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published Aug 2019
Taylor Goodrich with American Trails
Let’s face it. Motorized, equestrian, biking, and hiking users do not always get along. When conflicts inevitably arise, what do we do, and how can we avoid it in the first place?
published Jun 2019
Matt Ainsley with Eco-Counter, Inc.
Until recently, user count data was collected manually through an annual volunteer effort. In 2017, however, a program in Pennsylvania took their count program to the next level by rolling out 17 automated Eco-Counters in all four corners of the state.
published Sep 2018
American Trails Staff
How many users can a paved trail support before it becomes too crowded or over used?
published Nov 2005
Visitor use impacts associated with the Appalachian Trail include use of the footpath itself, overnight use areas (both designated and bootleg), and human waste management.
published Aug 2018
The Federal Highway Administration (FHWA), part of the US Department of Transportation, provides expertise, resources, and information to improve the nation's highway system and its intermodal connections. The Federal-Aid Highway Program provides financial assistance to the States to construct and improve the National Highway System, other roads, bridges, and trails.
published Jul 2018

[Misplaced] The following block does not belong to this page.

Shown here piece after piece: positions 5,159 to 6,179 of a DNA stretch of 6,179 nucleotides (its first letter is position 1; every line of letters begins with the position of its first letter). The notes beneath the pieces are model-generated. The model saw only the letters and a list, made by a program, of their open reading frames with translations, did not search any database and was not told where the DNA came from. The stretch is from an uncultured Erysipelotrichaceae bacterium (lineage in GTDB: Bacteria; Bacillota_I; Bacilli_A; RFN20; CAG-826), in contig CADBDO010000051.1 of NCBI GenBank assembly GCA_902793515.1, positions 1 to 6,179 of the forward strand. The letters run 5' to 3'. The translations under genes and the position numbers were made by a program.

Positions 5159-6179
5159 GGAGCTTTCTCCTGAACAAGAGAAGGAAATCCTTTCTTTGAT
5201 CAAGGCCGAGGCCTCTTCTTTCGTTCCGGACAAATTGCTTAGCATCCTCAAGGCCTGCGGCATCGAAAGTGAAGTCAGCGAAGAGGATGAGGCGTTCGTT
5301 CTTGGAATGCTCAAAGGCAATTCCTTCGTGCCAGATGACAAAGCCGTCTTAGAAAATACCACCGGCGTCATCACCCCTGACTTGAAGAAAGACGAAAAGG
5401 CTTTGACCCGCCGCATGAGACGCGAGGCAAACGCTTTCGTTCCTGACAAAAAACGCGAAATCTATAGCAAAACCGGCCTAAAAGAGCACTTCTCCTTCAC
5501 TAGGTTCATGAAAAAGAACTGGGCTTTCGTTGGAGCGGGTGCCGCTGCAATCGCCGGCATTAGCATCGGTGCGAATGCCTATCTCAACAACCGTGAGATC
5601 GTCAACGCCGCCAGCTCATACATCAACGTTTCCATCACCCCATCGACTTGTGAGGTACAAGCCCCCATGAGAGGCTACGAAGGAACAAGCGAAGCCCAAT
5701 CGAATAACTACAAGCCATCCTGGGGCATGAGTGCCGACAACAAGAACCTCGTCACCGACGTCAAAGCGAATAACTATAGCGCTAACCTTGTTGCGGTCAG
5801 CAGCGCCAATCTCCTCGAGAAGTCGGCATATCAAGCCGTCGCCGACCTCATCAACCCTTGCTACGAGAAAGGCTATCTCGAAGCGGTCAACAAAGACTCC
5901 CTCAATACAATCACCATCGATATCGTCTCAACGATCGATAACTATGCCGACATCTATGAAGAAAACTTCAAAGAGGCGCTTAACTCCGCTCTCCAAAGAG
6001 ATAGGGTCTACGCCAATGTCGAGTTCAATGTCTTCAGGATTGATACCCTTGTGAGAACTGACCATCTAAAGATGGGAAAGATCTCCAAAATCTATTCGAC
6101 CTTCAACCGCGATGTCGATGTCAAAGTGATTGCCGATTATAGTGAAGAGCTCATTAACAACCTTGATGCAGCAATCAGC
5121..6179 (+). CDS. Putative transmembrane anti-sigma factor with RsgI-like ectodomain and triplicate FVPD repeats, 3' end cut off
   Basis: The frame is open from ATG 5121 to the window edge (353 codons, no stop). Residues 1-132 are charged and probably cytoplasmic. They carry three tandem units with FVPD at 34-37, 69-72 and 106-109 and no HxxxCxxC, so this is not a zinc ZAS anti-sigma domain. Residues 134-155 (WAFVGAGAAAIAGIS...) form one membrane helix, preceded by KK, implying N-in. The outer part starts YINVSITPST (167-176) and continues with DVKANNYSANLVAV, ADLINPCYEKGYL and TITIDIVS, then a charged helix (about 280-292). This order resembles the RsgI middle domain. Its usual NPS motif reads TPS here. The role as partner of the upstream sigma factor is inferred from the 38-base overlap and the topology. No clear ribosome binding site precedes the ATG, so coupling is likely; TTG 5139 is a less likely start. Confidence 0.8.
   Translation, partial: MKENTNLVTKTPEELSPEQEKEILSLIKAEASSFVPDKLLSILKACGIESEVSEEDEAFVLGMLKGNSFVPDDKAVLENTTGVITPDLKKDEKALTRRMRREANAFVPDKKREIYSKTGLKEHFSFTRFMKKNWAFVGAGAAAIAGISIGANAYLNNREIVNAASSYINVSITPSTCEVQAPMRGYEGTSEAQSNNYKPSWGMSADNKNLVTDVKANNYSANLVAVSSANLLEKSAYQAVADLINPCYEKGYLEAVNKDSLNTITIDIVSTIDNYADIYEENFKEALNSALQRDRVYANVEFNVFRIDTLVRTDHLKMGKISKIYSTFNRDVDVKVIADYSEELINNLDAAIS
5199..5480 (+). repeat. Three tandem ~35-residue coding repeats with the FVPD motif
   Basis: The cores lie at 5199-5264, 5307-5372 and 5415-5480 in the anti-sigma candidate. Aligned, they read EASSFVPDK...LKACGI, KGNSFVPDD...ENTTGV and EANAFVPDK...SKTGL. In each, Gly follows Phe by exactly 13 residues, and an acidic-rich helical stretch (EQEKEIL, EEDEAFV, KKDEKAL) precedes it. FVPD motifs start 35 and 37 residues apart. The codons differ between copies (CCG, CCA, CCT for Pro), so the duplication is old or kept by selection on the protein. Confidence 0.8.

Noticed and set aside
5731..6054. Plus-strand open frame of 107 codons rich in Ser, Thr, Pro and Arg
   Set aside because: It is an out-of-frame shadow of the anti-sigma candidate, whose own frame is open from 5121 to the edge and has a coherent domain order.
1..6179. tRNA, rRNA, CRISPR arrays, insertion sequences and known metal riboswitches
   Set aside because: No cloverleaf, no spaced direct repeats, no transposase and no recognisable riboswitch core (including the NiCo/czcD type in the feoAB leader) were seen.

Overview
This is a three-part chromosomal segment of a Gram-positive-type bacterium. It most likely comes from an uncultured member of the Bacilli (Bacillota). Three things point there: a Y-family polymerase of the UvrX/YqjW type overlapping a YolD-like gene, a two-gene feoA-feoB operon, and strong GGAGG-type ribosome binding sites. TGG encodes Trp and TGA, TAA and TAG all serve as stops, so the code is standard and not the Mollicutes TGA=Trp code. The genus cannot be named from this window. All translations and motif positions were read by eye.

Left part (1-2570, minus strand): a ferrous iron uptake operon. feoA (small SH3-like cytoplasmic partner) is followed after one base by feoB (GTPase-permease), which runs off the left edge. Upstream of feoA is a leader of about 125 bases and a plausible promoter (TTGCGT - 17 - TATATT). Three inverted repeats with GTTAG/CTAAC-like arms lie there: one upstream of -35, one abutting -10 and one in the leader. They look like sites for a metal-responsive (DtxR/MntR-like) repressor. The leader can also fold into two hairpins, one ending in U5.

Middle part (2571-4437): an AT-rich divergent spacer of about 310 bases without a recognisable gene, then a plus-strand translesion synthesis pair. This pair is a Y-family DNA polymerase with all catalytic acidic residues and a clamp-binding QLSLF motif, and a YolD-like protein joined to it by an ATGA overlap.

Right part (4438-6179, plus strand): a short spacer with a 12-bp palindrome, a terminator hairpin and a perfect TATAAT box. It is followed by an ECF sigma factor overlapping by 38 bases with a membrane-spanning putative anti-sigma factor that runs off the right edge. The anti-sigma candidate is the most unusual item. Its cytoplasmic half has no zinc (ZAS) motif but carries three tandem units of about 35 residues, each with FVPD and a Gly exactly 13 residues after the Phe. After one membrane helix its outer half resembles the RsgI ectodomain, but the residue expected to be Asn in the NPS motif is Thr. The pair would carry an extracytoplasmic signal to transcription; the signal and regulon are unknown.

Ultimately, this can be an accessibility issue if you want to deal with that.
published Mar 2011
Measuring the benefits and economic development of trails.
published Feb 2011
Solutions to trash on trails
published Oct 2012
Requirements for visiting parks with a service dog or pet may vary, so be sure to check each park's regulations before you visit.
published Oct 1998
USDA Forest Service,
Federal Highway Administration
The Missoula Technology and Development Center (MTDC) was asked to find a good way to maintain a 40-mile (64-k) motorcycle and all-terrain-vehicle (ATV) trail on the Francis Marion National Forest in coastal South Carolina. Heavy use leaves a washboard surface that progresses to mounds and gullies several feet across. These are called "whoop-de-doos," and trail users find them both unpleasant and unsafe.
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